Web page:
Special Report: Education

Parsing Parkview's Perilous Position

It is easy to place all the blame for neighbourhood-harming school closures on Trustees, but they are making their decisions in a policy context that makes bad decisions all but inevitable.

By Ryan McGreal
Published January 30, 2014

A grassroots campaign to keep Parkview Secondary School from closing is gaining momentum after a short documentary video on the school and its celebrated principal, Paul Beattie, took off last week. A petition to put the closure on hold already has 543 signatures (as of this writing), and news articles continue to raise awareness.

Parkview sits on Balsam Avenue North across from Ivor Wynne Stadium. It is home to 230 high school students with learning disabilities and mental health issues, many of them from the city's poorest neighbourhoods. It features effective innovative learning methods, a partnership with Mohawk College and anti-poverty initiatives including a discreet breakfast and lunch program.

The Hamilton-Wentworth District School Board (HWDSB) plans to close Parkview School and move its students to Delta Secondary School for two years, while Parkview and neighbouring King George School (already closed) are demolished and a new high school is built in their place.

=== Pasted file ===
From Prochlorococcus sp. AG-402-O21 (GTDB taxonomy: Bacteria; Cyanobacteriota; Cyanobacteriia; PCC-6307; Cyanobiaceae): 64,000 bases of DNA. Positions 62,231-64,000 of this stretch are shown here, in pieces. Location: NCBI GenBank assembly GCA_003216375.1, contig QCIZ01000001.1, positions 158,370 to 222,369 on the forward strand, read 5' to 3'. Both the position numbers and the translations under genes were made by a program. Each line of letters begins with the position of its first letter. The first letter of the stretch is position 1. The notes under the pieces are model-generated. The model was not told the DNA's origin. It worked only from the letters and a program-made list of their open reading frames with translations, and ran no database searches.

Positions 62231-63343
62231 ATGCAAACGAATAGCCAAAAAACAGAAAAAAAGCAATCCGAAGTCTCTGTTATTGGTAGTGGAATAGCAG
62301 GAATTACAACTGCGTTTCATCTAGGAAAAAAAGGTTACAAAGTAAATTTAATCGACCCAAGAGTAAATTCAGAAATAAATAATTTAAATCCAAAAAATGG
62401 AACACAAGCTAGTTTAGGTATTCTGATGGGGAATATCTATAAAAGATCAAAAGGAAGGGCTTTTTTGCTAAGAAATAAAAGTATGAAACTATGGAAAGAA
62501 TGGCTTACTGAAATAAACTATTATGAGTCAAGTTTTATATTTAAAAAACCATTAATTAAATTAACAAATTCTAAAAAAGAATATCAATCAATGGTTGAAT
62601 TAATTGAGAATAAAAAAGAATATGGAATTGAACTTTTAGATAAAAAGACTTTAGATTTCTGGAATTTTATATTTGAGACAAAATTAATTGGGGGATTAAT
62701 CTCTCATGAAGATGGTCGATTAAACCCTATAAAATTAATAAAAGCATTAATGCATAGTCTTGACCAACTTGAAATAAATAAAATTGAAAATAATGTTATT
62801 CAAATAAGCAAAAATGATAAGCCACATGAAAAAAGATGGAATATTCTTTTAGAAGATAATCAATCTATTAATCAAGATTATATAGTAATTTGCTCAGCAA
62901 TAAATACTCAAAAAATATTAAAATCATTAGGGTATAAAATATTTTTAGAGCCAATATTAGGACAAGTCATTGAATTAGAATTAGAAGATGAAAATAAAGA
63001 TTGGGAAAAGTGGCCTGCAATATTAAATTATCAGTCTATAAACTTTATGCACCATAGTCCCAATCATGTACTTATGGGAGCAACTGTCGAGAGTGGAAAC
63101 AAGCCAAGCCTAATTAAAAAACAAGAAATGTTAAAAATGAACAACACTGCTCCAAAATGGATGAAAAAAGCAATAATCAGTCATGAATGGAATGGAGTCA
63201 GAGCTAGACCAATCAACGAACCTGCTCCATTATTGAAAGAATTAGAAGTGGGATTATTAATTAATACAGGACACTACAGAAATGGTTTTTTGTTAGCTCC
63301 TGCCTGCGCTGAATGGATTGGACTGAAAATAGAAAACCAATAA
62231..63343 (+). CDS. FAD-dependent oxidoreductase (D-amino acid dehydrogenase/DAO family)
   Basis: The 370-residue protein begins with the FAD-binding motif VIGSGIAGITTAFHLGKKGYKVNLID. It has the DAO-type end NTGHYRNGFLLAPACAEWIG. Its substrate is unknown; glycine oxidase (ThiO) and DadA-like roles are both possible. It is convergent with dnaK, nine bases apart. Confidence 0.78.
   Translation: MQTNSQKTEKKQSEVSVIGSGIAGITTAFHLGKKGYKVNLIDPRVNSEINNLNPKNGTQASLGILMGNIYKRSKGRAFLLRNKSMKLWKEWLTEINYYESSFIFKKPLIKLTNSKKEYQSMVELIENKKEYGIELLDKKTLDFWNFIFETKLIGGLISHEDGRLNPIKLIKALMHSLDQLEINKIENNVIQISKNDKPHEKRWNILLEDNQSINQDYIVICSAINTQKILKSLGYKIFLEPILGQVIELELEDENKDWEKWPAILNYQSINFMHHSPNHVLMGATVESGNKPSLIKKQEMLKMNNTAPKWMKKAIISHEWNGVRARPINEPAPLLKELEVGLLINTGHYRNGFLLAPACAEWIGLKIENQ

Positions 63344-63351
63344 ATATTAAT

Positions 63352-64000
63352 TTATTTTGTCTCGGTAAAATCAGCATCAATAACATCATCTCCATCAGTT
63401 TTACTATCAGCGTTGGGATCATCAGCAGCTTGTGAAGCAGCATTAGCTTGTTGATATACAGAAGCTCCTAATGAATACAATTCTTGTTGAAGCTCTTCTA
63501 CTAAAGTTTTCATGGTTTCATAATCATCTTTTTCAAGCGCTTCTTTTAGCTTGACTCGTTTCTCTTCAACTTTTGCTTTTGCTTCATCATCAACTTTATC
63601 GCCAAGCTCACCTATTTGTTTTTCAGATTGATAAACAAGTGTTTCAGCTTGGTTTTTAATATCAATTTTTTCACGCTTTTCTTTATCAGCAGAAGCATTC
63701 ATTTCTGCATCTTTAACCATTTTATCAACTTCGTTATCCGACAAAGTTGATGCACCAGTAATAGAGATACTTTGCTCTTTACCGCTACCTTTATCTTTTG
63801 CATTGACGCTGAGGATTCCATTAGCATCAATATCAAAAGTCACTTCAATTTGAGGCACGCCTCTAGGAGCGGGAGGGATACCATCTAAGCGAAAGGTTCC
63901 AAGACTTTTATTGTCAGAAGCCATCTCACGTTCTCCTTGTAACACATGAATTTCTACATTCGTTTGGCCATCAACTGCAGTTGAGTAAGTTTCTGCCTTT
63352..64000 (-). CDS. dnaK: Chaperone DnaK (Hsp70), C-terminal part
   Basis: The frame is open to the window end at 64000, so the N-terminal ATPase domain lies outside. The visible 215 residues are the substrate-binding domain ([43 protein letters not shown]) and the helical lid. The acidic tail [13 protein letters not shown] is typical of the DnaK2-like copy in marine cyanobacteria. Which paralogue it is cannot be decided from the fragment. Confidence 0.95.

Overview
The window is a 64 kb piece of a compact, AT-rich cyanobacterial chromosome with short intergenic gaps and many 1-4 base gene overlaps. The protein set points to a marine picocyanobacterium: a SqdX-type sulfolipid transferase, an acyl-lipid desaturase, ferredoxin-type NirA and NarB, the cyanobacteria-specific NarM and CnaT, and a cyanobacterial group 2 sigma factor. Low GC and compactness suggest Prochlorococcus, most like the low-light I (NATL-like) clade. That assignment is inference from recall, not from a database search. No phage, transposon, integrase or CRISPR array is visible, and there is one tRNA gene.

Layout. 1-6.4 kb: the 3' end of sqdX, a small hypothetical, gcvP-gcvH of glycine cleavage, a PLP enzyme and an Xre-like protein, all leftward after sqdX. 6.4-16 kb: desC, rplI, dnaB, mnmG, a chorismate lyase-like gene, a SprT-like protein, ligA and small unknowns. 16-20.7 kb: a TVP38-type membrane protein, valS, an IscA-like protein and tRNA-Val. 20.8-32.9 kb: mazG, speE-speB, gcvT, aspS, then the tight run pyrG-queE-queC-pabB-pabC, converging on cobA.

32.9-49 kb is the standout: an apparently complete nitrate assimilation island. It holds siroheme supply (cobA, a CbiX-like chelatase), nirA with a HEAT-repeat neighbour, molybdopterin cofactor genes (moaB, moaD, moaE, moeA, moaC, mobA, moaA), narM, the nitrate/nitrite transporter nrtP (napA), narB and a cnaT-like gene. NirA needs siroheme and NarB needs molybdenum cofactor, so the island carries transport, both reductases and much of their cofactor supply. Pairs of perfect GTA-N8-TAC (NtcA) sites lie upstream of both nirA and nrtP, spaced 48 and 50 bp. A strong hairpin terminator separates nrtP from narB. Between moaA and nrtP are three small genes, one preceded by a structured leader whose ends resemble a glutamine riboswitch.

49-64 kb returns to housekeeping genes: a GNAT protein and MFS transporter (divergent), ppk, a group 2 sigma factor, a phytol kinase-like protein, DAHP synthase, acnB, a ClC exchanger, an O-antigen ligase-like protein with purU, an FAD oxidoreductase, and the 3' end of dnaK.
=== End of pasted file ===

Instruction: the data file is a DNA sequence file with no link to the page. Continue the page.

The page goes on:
When construction is complete in two years, Delta and Sir John A MacDonald Secondary Schools will close and their students will move to the new high school. The dedicated vocational program currently offered at Parkview will be available within the new school.

Meanwhile, the Board will also buy back the nearby Scott Park site (after having sold it to a developer just a few years ago), demolish the building and turn the site into a 165-spot parking lot for the new school.


View Parkview and Scott Park in a larger map

The Trustees voted to close Parkview as part of the North Accommodation Review Committee (ARC) process - a process to consolidate the Board's properties based on projected student populations and the cost of maintaining older buildings.

The Board's original plan was to consolidate the three lower city schools in a combination school/recreation centre on the site of Scott Park. This would allow the Board to keep Parkview open until the new school was ready to open.